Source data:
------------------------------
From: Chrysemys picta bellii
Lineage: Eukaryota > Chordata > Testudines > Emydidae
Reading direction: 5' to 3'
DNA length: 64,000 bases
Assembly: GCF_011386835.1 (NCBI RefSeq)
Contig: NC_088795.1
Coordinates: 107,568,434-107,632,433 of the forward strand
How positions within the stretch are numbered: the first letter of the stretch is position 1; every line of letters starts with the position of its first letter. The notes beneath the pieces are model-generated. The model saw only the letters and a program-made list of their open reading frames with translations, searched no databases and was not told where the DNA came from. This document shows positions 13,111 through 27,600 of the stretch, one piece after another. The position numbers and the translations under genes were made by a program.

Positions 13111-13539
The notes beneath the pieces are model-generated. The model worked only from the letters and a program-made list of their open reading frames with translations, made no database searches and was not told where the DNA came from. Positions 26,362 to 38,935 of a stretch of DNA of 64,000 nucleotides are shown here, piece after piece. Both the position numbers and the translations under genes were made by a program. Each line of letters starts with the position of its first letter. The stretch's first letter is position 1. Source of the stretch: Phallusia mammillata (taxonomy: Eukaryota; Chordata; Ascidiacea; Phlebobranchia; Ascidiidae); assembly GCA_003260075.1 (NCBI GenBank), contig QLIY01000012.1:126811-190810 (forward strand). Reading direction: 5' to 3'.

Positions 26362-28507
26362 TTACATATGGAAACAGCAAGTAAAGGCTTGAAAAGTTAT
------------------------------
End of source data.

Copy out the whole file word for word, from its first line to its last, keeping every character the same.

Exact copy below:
From: Chrysemys picta bellii
Lineage: Eukaryota > Chordata > Testudines > Emydidae
Reading direction: 5' to 3'
DNA length: 64,000 bases
Assembly: GCF_011386835.1 (NCBI RefSeq)
Contig: NC_088795.1
Coordinates: 107,568,434-107,632,433 of the forward strand
How positions within the stretch are numbered: the first letter of the stretch is position 1; every line of letters starts with the position of its first letter. The notes beneath the pieces are model-generated. The model saw only the letters and a program-made list of their open reading frames with translations, searched no databases and was not told where the DNA came from. This document shows positions 13,111 through 27,600 of the stretch, one piece after another. The position numbers and the translations under genes were made by a program.

Positions 13111-13539
The notes beneath the pieces are model-generated. The model worked only from the letters and a program-made list of their open reading frames with translations, made no database searches and was not told where the DNA came from. Positions 26,362 to 38,935 of a stretch of DNA of 64,000 nucleotides are shown here, piece after piece. Both the position numbers and the translations under genes were made by a program. Each line of letters starts with the position of its first letter. The stretch's first letter is position 1. Source of the stretch: Phallusia mammillata (taxonomy: Eukaryota; Chordata; Ascidiacea; Phlebobranchia; Ascidiidae); assembly GCA_003260075.1 (NCBI GenBank), contig QLIY01000012.1:126811-190810 (forward strand). Reading direction: 5' to 3'.

Positions 26362-28507
26362 TTACATATGGAAACAGCAAGTAAAGGCTTGAAAAGTTAT